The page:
5 Tips on Writing & Illustrating Children’s Books From Debbie Ridpath Ohi

Here are 5 great takeaways on writing and illustrating children’s books from our Writer's Market Podcast with Debbie Ridpath Ohi. (Plus a link to listen to all the other great tips she has to offer writers and illustrators.)
Publish date:

Are you interested in writing or illustrating a children's book (or both)? If so, then you'll want to listen to this fun, yet in-depth Writer's Market Podcast (which I co-host with the one-and-only Robert Lee Brewer), where we interview successful writer and illustrator Debbie Ridpath Ohi. Ohi is the illustrator for the Michael Ian Black children's books I'm Bored and Naked, as well as the Judy Blume books and her own Where Are My Books. While she dished out many, many great pieces of advice throughout, here are five takeaways that stuck with me (and if you find these helpful you should definitely listen to the entire interview here or here on iTunes):


5 Tips on Writing and Illustrating Children's Books

1. Be Enthusiastic.

Always be excited about your work when discussing with others, whether that’s with literary agents, editors, publishers or potential readers. The publishing industry can be a grind at time, as you often battle unanswered emails and rejection letters. Don’t let that overshadow why you wrote your book in the first place and keep that positive spirit alive. You never know where it may lead.

2. Put Yourself in a Position to Succeed.

While you can’t control when lightning will hit, you can control your own personal lightning rod all the time (Debbie credits Maureen McGowan for this advice). Also, make sure you’re always prepared that way when lightning does hit, you’re in excellent shape to push your career forward (Debbie credits Kevin Sylvester for this advice).

3. Don’t Assume Where You Are is Where You Are Meant to Be

Be open to what you might be able to accomplish. Be willing to take risks. Debbie left her freelance career behind to follow her real dream of writing and illustrating children’s books.

4. Trust the process.

Let people in the publishing process do their jobs and don’t try to micro-manage others along the way. An illustrator shouldn’t tell the writer how to do their job, he or she should trust the writer to write the script—just as a writer should trust the illustrator to take the script and do a great job illustrating it.

5. Perseverance.

At times it may feel like the only thing that’s happening is rejection, but battle through that. Nearly all writers face rejection—it’s almost like a rite of passage. But it’s the writers who persevere and push forward with their craft that finally find success. Be one of those writers.

If you want more great tips on how to write and illustrate children’s books as well as in-depth explanations of the thoughts above, listen to the full podcast with Debbie Ridpath Ohi here at WritersMarket.com or click here to listen to and subscribe on iTunes.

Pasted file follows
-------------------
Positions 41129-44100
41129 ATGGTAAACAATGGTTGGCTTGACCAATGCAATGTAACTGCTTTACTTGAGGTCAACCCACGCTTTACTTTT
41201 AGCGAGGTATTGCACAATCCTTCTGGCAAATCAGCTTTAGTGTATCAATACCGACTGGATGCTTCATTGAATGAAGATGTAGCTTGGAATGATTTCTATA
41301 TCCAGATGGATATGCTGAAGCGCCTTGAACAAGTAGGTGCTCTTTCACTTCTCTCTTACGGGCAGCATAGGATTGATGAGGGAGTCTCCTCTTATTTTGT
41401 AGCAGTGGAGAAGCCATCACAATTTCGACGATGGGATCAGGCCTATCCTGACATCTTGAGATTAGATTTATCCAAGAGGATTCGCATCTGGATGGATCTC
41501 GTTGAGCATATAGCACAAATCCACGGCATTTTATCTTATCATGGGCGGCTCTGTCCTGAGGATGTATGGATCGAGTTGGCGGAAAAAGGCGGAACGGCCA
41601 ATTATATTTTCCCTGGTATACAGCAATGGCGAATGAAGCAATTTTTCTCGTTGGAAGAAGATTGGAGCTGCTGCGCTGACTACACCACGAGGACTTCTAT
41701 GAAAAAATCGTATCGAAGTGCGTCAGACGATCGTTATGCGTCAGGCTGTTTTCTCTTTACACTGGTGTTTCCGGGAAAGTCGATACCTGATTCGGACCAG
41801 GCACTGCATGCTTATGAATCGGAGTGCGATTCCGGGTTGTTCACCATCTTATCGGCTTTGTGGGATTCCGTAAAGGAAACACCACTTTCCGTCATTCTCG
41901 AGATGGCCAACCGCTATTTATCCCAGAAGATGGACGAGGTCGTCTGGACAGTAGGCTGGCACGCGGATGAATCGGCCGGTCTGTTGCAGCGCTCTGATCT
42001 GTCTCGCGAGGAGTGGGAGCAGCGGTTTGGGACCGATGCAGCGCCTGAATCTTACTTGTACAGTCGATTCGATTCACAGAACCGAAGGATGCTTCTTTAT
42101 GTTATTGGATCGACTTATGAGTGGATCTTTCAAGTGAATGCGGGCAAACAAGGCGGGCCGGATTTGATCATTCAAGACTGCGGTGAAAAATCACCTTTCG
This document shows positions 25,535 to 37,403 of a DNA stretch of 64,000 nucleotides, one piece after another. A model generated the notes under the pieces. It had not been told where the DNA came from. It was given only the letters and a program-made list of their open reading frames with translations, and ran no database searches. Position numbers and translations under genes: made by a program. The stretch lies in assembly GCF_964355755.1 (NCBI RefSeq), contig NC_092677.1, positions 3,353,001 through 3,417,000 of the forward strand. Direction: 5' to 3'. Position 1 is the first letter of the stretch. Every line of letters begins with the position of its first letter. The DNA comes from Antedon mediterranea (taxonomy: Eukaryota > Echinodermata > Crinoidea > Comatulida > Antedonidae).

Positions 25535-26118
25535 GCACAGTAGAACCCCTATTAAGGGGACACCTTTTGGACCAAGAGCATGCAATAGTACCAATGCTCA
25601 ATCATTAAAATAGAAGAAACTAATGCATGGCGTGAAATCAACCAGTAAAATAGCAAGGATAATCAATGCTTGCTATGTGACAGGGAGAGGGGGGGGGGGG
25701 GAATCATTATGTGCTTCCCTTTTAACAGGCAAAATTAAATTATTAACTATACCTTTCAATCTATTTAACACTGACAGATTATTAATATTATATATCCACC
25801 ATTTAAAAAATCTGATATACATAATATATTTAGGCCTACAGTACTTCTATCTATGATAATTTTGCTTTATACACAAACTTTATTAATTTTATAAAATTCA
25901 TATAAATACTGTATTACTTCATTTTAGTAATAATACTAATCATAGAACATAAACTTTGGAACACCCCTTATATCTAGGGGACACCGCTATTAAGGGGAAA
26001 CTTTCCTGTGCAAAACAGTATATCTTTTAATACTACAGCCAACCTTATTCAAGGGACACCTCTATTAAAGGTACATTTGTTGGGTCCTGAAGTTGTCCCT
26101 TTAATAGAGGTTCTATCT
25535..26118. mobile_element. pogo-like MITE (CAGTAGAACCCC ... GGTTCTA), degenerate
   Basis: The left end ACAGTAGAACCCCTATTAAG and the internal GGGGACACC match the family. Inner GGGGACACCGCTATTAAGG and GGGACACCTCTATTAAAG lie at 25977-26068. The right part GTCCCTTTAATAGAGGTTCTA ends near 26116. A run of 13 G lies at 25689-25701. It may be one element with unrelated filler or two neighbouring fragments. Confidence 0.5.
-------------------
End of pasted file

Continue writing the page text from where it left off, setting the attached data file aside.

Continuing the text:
Plus, check out these other great interviews on the Writer's Market Podcast:

Other writing/publishing articles & links for you:

Thanks for visiting The Writer's Dig blog. For more great writing advice, click here.


Brian A. Klems is the editor of this blog, online editor of Writer's Digest and author of the popular gift bookOh Boy, You're Having a Girl: A Dad's Survival Guide to Raising Daughters.

Follow Brian on Twitter: @BrianKlems
Sign up for Brian's free Writer's Digest eNewsletter: WD Newsletter
Listen to Brian on: The Writer's Market Podcast

Plot Twist Story Prompts: Being Followed

Plot Twist Story Prompts: Being Followed

Every good story needs a nice (or not so nice) turn or two to keep it interesting. This week, let your character know they're being followed.

Amanda Jayatissa: On Spiraling Out in Suspense

Amanda Jayatissa: On Spiraling Out in Suspense

Author Amanda Jayatissa discusses the fun of writing "deliciously mean" characters in her psychological thriller, My Sweet Girl.

3 Tips for Writing a Memoir Everyone Wants to Read

3 Tips for Writing a Memoir Everyone Wants to Read

A memoir is an open window into another's life—and although the truth is of paramount importance, so too is grabbing hold of its reader. Writer Tasha Keeble offers 3 tips for writing a memoir everyone will want to read.

Zoe Whittall: On Personal Change in Literary Fiction

Zoe Whittall: On Personal Change in Literary Fiction

Bestselling and Giller Prize-shortlisted author Zoe Whittal discusses the complexity of big life decisions in her new novel, The Spectacular.

Poetry Prompt

Wednesday Poetry Prompts: 582

Every Wednesday, Robert Lee Brewer shares a prompt and an example poem to get things started on the Poetic Asides blog. This week, write a transition poem.

4 Myths About Writing Animal Characters

4 Myths About Writing Animal Characters

Author Codi Schneider debunks four myths about writing animal characters, including that audiences won't connect with animal characters and that they're only for children's books.



Every writer needs a little inspiration once in a while. For today's prompt, your character is a modern day voyager.

Stephanie Marie Thornton: One How an Entire Rewrite Added Suspense

Stephanie Marie Thornton: On How an Entire Rewrite Added Suspense

USA Today bestselling author discusses how rewriting a portion of her new historical fiction novel, A Most Clever Girl, added suspense.

Creativity Is Making Small Choices

Creativity Is Making Small Choices

When struggling to work through a creative dilemma, it's best to think of your work in small pieces that create a larger whole. Author Perttu Pölönen explains how creativity is a collection of small choices from an abundance of options.